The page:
This is cool!
Faster than Light (FTL) travel will rear its contentious head once you've
generated a sufficiently multimodal quantum Wavefunction... which I suppose
you've gone and done by supressing a large subset of paths.
I suppose an equivalent mechanism can be formulated in a Cramer
"transactional" model... or even use some classical energy field
employing(..probably very local...) interference effects to generate
multimodal potential well fields.
...but can you figure out a way to get a deviant Born Rule... so that the
(FTL) effect will be "nondegenerate" and can actually usefully tranfer
From: Forrest Bishop <firstname.lastname@example.org>
To: email@example.com <firstname.lastname@example.org>
Cc: email@example.com <firstname.lastname@example.org>
Date: Tuesday, June 27, 2000 4:07 AM
Subject: maybe c overspeed theory
>A possible explanation for the recent observation of 300X speed-of -light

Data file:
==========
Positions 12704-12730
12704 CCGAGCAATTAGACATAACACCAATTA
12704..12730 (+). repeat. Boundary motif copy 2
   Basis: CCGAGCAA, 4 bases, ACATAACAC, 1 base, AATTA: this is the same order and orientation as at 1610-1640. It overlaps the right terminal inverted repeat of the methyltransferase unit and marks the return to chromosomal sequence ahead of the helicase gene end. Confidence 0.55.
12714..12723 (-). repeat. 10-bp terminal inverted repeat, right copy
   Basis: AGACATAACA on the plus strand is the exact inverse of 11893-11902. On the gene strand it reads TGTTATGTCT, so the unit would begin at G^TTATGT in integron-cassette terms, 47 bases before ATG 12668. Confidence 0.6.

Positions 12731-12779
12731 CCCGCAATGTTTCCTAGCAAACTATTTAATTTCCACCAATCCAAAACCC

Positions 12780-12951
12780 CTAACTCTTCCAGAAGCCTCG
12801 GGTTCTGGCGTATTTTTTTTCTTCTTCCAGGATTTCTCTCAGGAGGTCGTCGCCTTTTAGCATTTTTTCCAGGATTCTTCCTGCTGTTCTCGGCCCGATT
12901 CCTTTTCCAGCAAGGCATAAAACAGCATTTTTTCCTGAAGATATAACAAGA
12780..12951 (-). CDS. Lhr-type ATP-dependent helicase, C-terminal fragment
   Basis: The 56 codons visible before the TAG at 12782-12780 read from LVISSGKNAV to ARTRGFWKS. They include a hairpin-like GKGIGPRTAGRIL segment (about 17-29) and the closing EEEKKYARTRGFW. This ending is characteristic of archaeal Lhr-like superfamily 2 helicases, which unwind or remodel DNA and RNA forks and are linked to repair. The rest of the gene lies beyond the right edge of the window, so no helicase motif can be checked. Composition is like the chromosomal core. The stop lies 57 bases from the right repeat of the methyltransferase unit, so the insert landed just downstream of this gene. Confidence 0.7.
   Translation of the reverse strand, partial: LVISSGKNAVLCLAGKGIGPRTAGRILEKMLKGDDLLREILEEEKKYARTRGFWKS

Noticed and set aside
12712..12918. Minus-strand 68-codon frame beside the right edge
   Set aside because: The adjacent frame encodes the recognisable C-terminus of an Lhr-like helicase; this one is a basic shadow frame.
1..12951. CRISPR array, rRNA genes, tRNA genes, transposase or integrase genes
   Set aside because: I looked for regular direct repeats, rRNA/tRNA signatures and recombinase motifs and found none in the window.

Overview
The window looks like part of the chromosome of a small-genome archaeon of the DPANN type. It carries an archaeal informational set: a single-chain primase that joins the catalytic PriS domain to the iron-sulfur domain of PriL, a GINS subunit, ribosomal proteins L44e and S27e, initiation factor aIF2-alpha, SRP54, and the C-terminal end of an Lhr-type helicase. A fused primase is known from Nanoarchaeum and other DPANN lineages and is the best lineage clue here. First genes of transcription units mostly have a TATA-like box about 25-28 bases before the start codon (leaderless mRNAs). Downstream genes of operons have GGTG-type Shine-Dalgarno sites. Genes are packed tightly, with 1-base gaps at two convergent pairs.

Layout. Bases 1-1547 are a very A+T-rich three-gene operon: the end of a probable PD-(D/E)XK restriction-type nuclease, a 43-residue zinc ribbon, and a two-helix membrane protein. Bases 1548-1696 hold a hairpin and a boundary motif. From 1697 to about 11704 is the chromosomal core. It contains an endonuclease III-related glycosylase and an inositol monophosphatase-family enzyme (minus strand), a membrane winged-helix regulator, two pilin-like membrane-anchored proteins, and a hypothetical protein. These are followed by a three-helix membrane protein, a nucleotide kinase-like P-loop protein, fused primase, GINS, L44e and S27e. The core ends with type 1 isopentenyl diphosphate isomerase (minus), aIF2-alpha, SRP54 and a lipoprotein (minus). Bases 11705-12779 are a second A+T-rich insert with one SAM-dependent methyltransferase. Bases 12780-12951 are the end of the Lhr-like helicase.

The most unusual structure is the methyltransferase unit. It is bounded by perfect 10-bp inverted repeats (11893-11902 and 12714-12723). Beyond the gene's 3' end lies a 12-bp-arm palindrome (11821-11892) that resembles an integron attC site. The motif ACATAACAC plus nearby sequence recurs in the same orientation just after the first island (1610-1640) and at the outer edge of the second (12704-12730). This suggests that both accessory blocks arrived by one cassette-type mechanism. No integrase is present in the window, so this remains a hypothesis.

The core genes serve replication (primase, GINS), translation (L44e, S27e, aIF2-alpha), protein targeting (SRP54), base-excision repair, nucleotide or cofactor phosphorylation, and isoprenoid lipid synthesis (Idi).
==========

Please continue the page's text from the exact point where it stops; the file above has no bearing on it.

>Consider the summation of pathways procedure (path integral) in the
>Feynman picture of Quantum Electrodynamics:
>A photon appears to have gone from source (point 'A') to detector (point
>a distance X from 'A' in a straight line. In actuality (meaning in reality)
>photon samples all possible paths between 'A' and 'B', including paths
>that that involve backward and forward time travel. The net sum of this
>procedure is the straight line at c.
>If some modes, or paths, are suppressed in some asymmetric fashion, the
>photon would either a) not travel in a straight line or b) arrive at 'B'
>or later than expected or c) both.
>For the case of interest, paths that take longer than X/c would be
>in the construction of the photon's wavefront.
>One method of suppression would be to destructive interfere with some of
>slower modes of propagation, using either a time-delayed (or advanced)
>or simply a simultaneous photon.
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